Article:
Residents of the Fairhaven neighborhood, just south of Alexandria in Fairfax County, pleaded with the county's Redevelopment and Housing Authority last week to let them keep $120,000 in Community Development Block Grant (CDBG) funds.

The block grant money was awarded to the area in July but the county is now threatening to withdraw it because of citizen unwillingness to accept the designation of Fairhaven as a Conservation District, and therefore a residential neighborhood, for the next 15 years.

According to RHA chairman, the Rev. Gerald Hopkins, the authority can now take one of three steps.

"We can say go ahead, continue the $120,000 grant in Fairhaven. Or we can recommend that the grant be reconsidered by the Planning Commission and the Board of Supervisors.Or we can recommend reallocating the money to another neighborhood."

RHA staff member Diedre Coyne said she expects the authority to make a decision on whether Fairhaven can keep its grant within the next two weeks.

The $120,000 had been earmarked for curb, gutter, and sidewalk construction as well as traffic lights.

At last Thursday's hearing, Fairhaven residents also asked that the authority allocate $50,000 during fiscal year 1979 for an engineering study of drainage, storm sewer, soil erosion, and water service needs in the area.

Fairhaven, with its 220 homes, qualifies for CDBG funds which are designated by the U.S. Department of Housing and Urban Development for upgrading and improving low and moderate income neighborhoods.

But before the RHA, who allocates block grant funds in Fairfax county, will release the money, the agency said, it wants a commitment from Fairhaven residents to keep their neighborhood residential instead of letting it succumb to the pressures for development being exerted along U.S.1, its eastern boundary, and in the area of the Huntington Metro Station, being built to the north.

Last month, the Fairhaven Citizens Association rejected such a commitment by voting 94-51, against Conservation District status for the neighborhood.

As a conservation district, Fairhaven would be required to keep its current residential zoning for at least 15 years. Anyone wishing to change the zoning on a piece of Fairhaven property would be required to appear before the RHA to ammend the conservation district plan as well as go through standard county rezoning procedures.

By adopting conservation status for their neighborhood, Fairhaven residents would be able to secure home improvement loans through the county's Home Improvement Loan and Grant Program at interest rates up to 7 per cent, according to Coyne.

Coyne said HUD makes no requirement that CDBG funds go to conservation district neighborhoods, but the areas of the county receiving a high proportion of this year's $3.7 million in block grant funds are conservation districts. Huntington (a neighborhood contiguous to Fairhaven), Bailey's Crossroads) and the Lincoln-Lewis-Vannoy area near Route 123 and Braddock Road, are all conservation districts and have block grants.

According to Ron Carls, vice president of the Fairhaven Citizens Association, the block grant-conservation controversy has left the community united on only one thing. Everyone wants the $120,000 to use on street improvements, which they say would make their neighborhood safer.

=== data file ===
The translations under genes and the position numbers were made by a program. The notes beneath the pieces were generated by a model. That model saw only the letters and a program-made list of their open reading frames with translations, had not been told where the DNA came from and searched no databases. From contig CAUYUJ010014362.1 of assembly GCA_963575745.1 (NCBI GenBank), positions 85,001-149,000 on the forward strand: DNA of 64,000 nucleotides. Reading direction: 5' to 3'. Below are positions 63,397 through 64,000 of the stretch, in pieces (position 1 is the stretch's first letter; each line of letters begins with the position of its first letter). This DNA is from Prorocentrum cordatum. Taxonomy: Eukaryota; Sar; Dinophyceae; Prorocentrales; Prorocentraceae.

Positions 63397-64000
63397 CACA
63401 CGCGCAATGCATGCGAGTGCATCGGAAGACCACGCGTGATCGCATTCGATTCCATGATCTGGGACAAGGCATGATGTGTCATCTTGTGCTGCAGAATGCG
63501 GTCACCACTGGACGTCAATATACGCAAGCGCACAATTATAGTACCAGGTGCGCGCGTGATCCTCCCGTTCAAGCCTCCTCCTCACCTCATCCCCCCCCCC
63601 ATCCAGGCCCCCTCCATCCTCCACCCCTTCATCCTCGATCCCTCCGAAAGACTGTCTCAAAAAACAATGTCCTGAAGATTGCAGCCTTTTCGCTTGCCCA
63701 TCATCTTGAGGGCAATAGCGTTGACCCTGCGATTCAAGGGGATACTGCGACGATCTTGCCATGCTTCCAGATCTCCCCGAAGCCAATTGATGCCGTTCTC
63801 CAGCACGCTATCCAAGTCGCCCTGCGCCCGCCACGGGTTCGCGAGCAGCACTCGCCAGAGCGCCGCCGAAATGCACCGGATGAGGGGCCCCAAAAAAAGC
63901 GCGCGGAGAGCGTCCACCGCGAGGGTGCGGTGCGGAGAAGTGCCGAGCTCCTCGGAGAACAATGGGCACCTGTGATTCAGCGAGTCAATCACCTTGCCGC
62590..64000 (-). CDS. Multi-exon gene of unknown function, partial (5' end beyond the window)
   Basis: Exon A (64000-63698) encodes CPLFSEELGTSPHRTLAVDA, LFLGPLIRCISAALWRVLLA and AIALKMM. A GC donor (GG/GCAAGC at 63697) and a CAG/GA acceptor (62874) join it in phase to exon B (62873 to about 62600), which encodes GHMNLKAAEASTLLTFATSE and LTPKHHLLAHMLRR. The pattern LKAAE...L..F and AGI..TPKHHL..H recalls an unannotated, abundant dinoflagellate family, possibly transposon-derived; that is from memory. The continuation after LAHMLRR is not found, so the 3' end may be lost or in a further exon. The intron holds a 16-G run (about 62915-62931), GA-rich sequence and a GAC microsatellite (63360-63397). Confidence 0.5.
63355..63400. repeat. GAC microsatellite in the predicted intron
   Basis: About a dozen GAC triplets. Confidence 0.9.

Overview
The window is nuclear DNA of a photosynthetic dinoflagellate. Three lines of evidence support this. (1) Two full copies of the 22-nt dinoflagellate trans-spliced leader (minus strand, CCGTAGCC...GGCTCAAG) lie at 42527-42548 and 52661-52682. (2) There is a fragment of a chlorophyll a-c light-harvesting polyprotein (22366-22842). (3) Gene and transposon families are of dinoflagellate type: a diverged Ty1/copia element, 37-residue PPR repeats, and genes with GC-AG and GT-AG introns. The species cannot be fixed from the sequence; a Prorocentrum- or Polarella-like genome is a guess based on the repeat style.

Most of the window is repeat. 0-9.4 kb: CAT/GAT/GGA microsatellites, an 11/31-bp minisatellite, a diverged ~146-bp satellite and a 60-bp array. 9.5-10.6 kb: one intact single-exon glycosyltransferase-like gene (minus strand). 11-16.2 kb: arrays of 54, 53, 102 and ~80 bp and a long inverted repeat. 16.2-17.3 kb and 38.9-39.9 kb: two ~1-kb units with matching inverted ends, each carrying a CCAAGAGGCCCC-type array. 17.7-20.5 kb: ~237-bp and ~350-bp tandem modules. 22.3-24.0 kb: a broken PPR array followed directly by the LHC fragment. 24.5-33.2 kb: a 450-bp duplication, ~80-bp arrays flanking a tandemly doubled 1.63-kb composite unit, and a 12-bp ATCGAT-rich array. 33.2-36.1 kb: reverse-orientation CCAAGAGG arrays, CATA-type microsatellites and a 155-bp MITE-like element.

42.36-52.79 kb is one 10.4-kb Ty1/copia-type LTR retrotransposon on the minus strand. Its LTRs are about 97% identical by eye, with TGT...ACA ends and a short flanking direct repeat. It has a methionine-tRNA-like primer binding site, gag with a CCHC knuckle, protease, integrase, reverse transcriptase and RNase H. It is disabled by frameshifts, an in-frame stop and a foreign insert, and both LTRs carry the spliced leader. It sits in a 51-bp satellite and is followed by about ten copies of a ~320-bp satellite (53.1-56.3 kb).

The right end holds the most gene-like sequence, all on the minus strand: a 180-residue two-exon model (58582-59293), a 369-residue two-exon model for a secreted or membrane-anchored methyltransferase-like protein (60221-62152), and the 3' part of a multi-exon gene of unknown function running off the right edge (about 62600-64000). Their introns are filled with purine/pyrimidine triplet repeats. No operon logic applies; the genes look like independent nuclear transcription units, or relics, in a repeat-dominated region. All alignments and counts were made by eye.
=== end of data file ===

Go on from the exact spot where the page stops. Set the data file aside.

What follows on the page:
On the conservation district matter, the neighborhood is severely split. Those who favor it say that a delegation from the citizen's association had been working with RHA staff on developing a neighorhood conservation plan since last January.

According to Barry Price, Fairhaven's liaison with the county government, a survey in Fairhaven a year ago indicated that 88 per cent of the residents favored the conservation district.

He said opposition to the idea developed swiftly and strongly in September.

"The conservation idea was misrepresented in the neighborhood." Price told the RHA during the hearing.

Mrs. Violet Taylor, outspoken opponent of the conservation district plan, told the RHA during last week's hearing that she was "totally opposed to the conservation plan. We should not have stringent rules and regulations as taxpayers."

"I think the people anymore have enough government control over their lives," another anti-conservationist, Barbara Schamblin said later. "I'm 100 per cent for keeping the neighborhood residential, but the government has enough to say over our lives."

Some of the seven authority members present at the hearing last Thursday night expressed skepticism over Fairhaven's commitment to retaining its residential character.

"We want see the (CDBG) money used to preserve housing," said Charles Luria. "It would be silly to spend $120,000 there and then have it ripped up for development."

Speakers from more than seven neighborhoods in the county appeared at the hearing asking for improvements to be made in their communities with next year's CDBG funds, which are expected to total $3.7 million. If Fairhaven loses its grant, the $120,000 would be added to that figure. CAPTION: Picture, Fairhaven, an area with many single-family houses, may be required to retain its residential zoning status in order to keep a $120,000 award of Community Development funds. By Linda Wheeler - The Washington Post